Italian Politics: Ending the First Republic

Italian Politics: Ending the First Republic

Italian Politics: Ending the First Republic

Italian Politics: Ending the First Republic

Excerpt

This is the ninth volume in the series Italian Politics , edited by the Cattaneo Institute.

The series, which began in 1986, remains faithful to its original intention: the thorough examination and analysis of the facts and events that, each year, mark trends and continuities in the Italian political system. This volume provides a chronicle and analysis of the events of 1993.

When the project Italian Politics began, thirty years of scholarship had focused on the stability of Italian political life. In contrast to the situation of other countries, where the shifting electoral fates of politicians gave the appearance, if not the reality, of political change, the persistence of political leadership in Italy from the post-war period until the 1980s was taken as proof of the absence of political change in general. Nevertheless, during the long period that followed post-war democratic consolidation, Italian politics was changing, though at a pace much slower than changes in the economy and society. There were no grand transformations like those that elsewhere announced a restructuring, true or presumed, between politics and society. Rather, political change was subtly manifested in a multitude of everyday events: interviews, manifestos, demonstrations, and partial elections. To inventory these events, to weigh their significance and to analyze their meanings, were the goals of the Italian Politics project at its inception in 1986 and remain our guiding principles in this volume.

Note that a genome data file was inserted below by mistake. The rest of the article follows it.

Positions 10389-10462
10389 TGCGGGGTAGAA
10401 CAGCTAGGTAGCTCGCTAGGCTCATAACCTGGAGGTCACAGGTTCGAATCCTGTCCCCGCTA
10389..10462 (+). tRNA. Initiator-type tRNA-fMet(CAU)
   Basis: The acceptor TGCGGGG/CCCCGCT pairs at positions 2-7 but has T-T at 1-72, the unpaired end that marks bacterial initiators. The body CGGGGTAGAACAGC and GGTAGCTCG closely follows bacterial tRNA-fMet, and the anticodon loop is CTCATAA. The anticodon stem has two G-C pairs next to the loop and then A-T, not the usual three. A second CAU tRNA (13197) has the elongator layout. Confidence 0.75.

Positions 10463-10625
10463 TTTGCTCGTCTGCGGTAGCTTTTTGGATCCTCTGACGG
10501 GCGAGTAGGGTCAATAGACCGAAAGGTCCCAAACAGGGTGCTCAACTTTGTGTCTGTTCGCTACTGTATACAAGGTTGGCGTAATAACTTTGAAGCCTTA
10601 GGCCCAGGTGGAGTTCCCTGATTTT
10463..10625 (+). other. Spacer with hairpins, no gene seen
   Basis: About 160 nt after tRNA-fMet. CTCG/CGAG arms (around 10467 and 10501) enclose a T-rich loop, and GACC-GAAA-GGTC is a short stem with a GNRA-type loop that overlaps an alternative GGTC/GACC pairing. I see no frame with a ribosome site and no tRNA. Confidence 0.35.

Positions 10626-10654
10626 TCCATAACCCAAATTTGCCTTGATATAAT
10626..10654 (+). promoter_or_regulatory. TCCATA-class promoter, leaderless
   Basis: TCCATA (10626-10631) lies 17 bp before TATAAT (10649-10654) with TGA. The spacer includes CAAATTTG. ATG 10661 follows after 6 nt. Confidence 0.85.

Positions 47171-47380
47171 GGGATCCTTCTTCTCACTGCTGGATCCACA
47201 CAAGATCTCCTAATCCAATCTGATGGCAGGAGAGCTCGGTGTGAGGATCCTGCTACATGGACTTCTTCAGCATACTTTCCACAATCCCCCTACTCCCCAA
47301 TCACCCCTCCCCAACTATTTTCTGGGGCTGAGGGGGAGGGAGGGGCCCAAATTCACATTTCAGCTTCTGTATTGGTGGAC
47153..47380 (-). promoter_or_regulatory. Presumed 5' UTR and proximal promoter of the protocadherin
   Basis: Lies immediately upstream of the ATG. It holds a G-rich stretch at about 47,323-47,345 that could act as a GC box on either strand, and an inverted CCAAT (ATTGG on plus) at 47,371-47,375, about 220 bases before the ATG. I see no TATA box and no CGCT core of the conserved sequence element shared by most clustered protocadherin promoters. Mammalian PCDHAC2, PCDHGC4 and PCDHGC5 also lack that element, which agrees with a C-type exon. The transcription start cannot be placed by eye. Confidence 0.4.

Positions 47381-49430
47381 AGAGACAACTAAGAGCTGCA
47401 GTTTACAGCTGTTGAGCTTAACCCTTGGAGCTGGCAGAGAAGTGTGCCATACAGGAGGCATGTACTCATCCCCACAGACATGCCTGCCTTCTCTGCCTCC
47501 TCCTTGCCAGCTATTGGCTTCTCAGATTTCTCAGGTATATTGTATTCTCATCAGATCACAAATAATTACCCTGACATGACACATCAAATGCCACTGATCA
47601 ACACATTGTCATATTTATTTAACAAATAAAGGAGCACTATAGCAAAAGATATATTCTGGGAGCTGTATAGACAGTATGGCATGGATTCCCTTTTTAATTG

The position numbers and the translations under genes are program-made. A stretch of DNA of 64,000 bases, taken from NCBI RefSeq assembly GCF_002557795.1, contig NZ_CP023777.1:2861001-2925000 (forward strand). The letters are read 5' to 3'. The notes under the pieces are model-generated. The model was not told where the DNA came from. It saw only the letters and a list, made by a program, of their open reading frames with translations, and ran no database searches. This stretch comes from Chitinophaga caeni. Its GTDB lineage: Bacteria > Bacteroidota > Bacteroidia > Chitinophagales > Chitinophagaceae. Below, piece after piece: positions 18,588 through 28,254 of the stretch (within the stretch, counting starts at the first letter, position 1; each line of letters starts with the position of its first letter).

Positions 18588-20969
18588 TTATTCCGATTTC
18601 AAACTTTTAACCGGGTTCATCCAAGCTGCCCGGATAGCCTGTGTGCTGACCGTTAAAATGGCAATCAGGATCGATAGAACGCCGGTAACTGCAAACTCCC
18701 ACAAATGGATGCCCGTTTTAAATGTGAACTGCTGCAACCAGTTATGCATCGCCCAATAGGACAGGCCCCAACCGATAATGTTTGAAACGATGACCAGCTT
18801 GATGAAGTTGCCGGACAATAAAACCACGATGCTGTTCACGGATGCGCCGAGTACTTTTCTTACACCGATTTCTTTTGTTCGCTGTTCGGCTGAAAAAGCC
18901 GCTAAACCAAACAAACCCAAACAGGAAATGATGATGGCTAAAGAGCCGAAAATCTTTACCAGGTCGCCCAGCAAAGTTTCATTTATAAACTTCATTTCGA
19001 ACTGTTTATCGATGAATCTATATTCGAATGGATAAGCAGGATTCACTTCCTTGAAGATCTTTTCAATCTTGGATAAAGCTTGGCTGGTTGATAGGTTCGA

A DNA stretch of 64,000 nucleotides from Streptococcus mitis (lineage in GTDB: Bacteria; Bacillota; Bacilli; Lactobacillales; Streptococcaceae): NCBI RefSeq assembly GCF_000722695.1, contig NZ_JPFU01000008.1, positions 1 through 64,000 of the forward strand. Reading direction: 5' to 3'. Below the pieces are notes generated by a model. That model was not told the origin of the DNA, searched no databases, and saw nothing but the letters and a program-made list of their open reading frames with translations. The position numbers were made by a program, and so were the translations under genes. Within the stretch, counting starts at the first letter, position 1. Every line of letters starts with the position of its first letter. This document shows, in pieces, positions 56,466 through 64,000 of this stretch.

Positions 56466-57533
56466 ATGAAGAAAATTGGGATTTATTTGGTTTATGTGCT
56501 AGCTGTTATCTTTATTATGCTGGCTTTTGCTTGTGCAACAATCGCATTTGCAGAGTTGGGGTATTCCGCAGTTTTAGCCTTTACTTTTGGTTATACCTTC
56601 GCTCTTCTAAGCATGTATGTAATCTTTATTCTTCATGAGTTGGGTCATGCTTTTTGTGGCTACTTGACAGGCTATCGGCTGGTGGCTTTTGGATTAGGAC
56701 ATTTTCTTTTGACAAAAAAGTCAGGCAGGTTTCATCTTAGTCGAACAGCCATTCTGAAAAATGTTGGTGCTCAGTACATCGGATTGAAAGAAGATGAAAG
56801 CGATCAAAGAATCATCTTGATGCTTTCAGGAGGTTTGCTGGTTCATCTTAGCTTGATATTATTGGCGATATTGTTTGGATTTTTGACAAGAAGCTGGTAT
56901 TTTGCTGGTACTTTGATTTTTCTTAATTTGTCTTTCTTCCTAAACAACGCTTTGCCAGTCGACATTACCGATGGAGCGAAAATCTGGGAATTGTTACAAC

The Italian politics of the present has lost every trace of stability. For Italy, the passage from the 1980s to the 1990s has signaled deep transformations in the main components of the political system: in political parties and institutions, in the orientation of public opinion, and in the mechanics of the electoral system. In the eyes of the international media, Italy has become a "laboratory" for the observation of the dynamics of democratic regimes. Scholars now debate whether this transformation constitutes a new regime and if it is legitimate to speak of a "Second Republic."

In a certain sense, the acceleration of change in Italian politics has made it easier to single out, from the multitude of chronicled facts, those events . . .

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